Cries of ‘sell out’ could be heard everywhere following the release of El Camino in 2011, with The Black Keys’ staunchest fans the band’s loudest critics as Dan Auerbach and Patrick Carney deviated from the soulful blues rock of earlier albums.
The band’s most commercially successful work was more down to evolution than purposeful channelling of their sound towards a larger audience though, despite co-producer Danger Mouse’s presence. But now Brian Burton’s input has increased substantially, subsequently shaping much of eighth studio album Turn Blue with his latest production and keyboard contributions both being far more considerable than before.
Fever was the first new track to surface, a crazily addictive cheesy synth melody (that surely represents the first major debt to Burton) being at the nucleus of an impressive cut that unsurprisingly sounds a lot like another recent Burton project (with The Shins’ James Mercer), Broken Bells; it’s… just… so… damn… catchy.
The album opens to an absolute monster, Weight Of Your Love. Almost touching seven minutes in length, the epic track begins to a captivating two minute instrumental intro that sounds like a long lost ‘70s rock colossus, with Auerbach’s brilliant guitaring surpassing most, if not all, his guitar work from his career to date. It’s a sprawling, writhing beast of quiet bass-plucked passages entwining with thunderous rock sections that boast some incredible soloing amidst constant ticking percussion; a slow-burning gem approaching stoner rock territory. The band’s best ever track? Debatable, but some will say yes.
And strong tracks keep on coming: the excellent In Time steps up next – a memorable, bluesy guitar riff that will fleetingly keep some of those anti-‘new’ Black Keys critics at bay marries with falsetto vocals and a catchy beat, with superb touches of guitar riffage furnishing the backdrop. It’s another massive track, classic Black Keys with early blues leanings present whilst the newer synth sounds of the chorus providing nothing but improvements on an old model.
Then there’s the title track, another pre-album release number, its sultry, slow burning smoky blues-riff forming the backbone of the song amidst purring percussion – pure class. Year In Review is more simplistic, more guitaring occasionally at the forefront throughout as Auerbach flexes his muscles like never before whilst hushed, angelic backing vocals create a lush texture. Bullet In The Brain is another belter, starting off like another lost ‘70s rock epic before morphing into something more electronic as Burton’s input moulds the duo’s primal sound into something bigger, a swirling soundscape that twists and turns via Burton’s weaving synth lines.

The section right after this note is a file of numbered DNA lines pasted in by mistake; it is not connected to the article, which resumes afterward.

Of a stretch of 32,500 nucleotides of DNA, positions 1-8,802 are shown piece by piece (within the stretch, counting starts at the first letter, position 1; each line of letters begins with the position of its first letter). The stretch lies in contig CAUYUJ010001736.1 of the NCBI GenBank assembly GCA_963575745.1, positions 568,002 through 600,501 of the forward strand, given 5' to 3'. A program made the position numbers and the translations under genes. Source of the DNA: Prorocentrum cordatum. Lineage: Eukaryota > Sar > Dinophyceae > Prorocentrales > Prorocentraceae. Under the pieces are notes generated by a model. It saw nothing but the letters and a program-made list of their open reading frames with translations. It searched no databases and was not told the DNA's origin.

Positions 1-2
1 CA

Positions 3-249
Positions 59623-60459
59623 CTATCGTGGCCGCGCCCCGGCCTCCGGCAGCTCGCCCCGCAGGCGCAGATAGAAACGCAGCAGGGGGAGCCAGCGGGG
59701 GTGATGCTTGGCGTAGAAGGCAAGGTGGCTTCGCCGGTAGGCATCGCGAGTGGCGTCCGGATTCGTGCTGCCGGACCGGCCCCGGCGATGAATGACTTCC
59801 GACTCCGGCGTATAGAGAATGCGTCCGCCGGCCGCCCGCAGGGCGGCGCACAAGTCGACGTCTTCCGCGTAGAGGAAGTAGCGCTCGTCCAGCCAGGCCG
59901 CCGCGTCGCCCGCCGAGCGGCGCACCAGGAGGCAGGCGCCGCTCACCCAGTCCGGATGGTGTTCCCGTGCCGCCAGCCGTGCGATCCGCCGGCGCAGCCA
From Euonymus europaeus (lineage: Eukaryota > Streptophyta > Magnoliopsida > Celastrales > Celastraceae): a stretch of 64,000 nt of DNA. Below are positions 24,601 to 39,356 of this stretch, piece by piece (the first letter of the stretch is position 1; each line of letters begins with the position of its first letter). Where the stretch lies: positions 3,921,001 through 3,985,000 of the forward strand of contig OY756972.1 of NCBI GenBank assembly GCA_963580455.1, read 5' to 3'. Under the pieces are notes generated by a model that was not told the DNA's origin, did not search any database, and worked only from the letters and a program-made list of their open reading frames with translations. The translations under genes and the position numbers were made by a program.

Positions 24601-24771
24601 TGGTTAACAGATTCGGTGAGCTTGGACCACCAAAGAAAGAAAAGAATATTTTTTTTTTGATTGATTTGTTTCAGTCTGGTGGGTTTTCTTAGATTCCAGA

It’s Up To You Now is a pace changer, veering from slow, blues-guitar riffing to faster, tribal drum-backed sections; it’s a groovy number that once more nods towards the ‘70s with its chopping, punchy tribal rhythm. Waiting On Words blends wispy, dreamy vocals with a simple guitar riff and acoustic strummings as another Broken Bells’ likeness is formed along with the addition of the blues aspect. 10 Lovers then continues the trend and wouldn’t have looked amiss on this year’s After The Disco, its cheesy synth melody being just… so… damn… catchy before a burst of guitaring genius completes the song.
In Our Prime opens to the unlikely sound of piano as a Pink Floyd like cut appears, more brilliant reverb-heavy bluesy guitar soloing melding with organ as a psychedelic flavour takes shape; Gotta Get Away then closes the album in style – it’s a jaunty rocker that sounds like The Faces (less Rod Stewart’s gravely vocals) jamming with Creedence Clearwater Revival (less John Fogerty’s gravely vocals).
Auerbach’s familiar echo-drenched vocals are still evident but there’s little else remaining from the band’s earliest guise, but who cares when evolution is this good? And that’s what needs to be appreciated – would those early albums still retain such a place in fans’ hearts if The Black Keys had stuck to the same formula for all eight albums? Unlikely. Turn Blue is a melting pot of brilliance that makes you wonder why they chose to perform Gold On The Ceiling on a recent Later… With Jools Holland show – just about any of these songs would have wowed the audience considerably more than an older one.
This is another step along that path of evolution destined to appear on end of year best album lists, and (ducks from those crazed blues-starved fans of old) it’s quite possibly The Black Keys’ own best ever long player. It’s… just… so… damn… catchy.